What You Can Do to Test for Fentanyl

Key points

  • Fentanyl test strips (FTS) are small strips of paper that can detect the presence of fentanyl in different kinds of drugs and drug forms (pills, powder, and injectables).
  • FTS can inform people about the presence of fentanyl so they can take steps to reduce their risk of overdose.
Test for fentanyl

Fentanyl test strips: a harm reduction strategy

Fentanyl test strips (FTS) are a low-cost harm reduction tool that can be used to prevent overdoses in combination with other strategies. FTS are small strips of paper that can detect the presence of fentanyl in different kinds of drugs (cocaine, methamphetamine, heroin, etc.) and drug forms (pills, powder, and injectables).1

FTS provide people who use drugs and communities with important information about fentanyl in the illegal drug supply so they can take steps to reduce risk of overdose.2 Look for organizations in your city or state that distribute FTS, keep them on you, and use them!

While FTS are an important harm reduction tool, they may not work in all cases. For example, FTS don't differentiate between fentanyl and fentanyl analogs and may not identify the presence of some analogs (e.g., alfentanil or carfentanil), Also, FTS may not work as well in the presence of large amounts of methamphetamine, MDMA, or diphenhydramine. Further, they can't tell you how much fentanyl is in a sample, just if the sample contains fentanyl.3

Two pressed pills with tiny specks to suggest the presence of fentanyl on a black background with white text that reads: The chocolate chip cookie effect. One portion of a drug may contain fentanyl, while another portion may not.
Drugs may contain deadly levels of fentanyl, and you wouldn't be able to see it, taste it, or smell it. It is not possible to tell if drugs have been mixed with fentanyl unless they are tested.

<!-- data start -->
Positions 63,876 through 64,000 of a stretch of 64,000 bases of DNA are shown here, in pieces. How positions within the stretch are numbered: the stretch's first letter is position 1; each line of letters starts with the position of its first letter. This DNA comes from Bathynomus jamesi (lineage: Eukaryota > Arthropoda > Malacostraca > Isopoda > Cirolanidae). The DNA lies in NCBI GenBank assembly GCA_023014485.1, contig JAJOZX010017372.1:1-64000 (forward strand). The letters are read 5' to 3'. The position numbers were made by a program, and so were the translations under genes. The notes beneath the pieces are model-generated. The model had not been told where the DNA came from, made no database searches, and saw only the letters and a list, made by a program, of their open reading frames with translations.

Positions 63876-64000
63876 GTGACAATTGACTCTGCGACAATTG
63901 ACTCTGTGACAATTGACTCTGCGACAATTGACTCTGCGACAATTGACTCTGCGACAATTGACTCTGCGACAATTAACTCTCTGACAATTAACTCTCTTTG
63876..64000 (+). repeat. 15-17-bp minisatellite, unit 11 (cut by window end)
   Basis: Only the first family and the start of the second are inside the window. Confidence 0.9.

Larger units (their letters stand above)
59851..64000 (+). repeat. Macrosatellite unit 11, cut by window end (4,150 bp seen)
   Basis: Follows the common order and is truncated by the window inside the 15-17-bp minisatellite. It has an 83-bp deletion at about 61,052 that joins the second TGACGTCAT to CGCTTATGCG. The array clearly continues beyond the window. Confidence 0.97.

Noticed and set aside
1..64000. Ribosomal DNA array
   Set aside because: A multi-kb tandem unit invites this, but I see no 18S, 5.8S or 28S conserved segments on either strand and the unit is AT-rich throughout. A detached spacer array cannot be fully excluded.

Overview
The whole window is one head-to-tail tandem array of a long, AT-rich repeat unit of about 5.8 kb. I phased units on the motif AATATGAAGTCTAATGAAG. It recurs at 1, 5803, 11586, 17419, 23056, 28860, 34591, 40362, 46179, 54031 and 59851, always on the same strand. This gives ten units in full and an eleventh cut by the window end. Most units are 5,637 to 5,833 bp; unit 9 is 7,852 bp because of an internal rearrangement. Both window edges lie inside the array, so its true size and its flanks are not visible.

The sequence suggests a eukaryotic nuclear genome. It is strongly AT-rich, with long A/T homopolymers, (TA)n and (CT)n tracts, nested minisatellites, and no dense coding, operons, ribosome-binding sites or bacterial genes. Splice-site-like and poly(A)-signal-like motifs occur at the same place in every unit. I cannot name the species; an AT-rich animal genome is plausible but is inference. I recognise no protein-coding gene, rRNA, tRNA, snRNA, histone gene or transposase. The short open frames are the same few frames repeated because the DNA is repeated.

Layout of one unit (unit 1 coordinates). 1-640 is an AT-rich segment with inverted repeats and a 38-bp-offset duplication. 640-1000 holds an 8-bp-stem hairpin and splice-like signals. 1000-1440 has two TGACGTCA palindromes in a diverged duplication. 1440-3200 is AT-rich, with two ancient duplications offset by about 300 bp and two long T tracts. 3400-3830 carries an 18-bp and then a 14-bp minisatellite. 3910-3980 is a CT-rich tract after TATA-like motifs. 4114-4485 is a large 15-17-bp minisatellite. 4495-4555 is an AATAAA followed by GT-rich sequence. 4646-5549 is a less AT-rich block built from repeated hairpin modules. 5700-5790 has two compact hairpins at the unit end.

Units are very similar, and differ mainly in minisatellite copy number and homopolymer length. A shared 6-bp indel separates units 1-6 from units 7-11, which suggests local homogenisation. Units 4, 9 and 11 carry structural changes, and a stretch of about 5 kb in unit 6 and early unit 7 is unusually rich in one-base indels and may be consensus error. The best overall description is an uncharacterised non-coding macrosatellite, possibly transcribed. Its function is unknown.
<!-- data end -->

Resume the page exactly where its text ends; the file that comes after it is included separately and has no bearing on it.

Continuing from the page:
Lower the risk of overdose

In addition to using fentanyl test strips to know if fentanyl is in your drugs, there are other ways to lower your risk of overdose4. You can take steps to keep yourself and others safe:

  • Keep naloxone readily available on you and at home. Naloxone is available in all 50 states. If you have been prescribed high-dose opioids, talk to your doctor about co-prescribing naloxone. You can also get naloxone at your local pharmacy, without a prescription or from community-based naloxone programs and most syringe services programs.
  • Avoid mixing drugs. Mixing multiple stimulants like methamphetamine and cocaine, depressants like opioids and alcohol, or a combination of both can cause harm and potentially death.5
  • Don't rely on a previous source or experience. Knowing where your drugs come from doesn't mean they're safe. And even if you have used drugs before, your body could react differently every time.
  • Never use drugs alone. Make sure the people around you are aware when you have taken drugs in case they need to give you naloxone or call for emergency assistance.
  • Ask for help if you're ready to get treatment for your addiction. Recovery from substance use disorders is possible—it's okay to ask for help. You can find evidence-based treatment and service options near you by visiting findtreatment.gov or by calling the 24/7, National Helpline at 800-662-HELP (4357).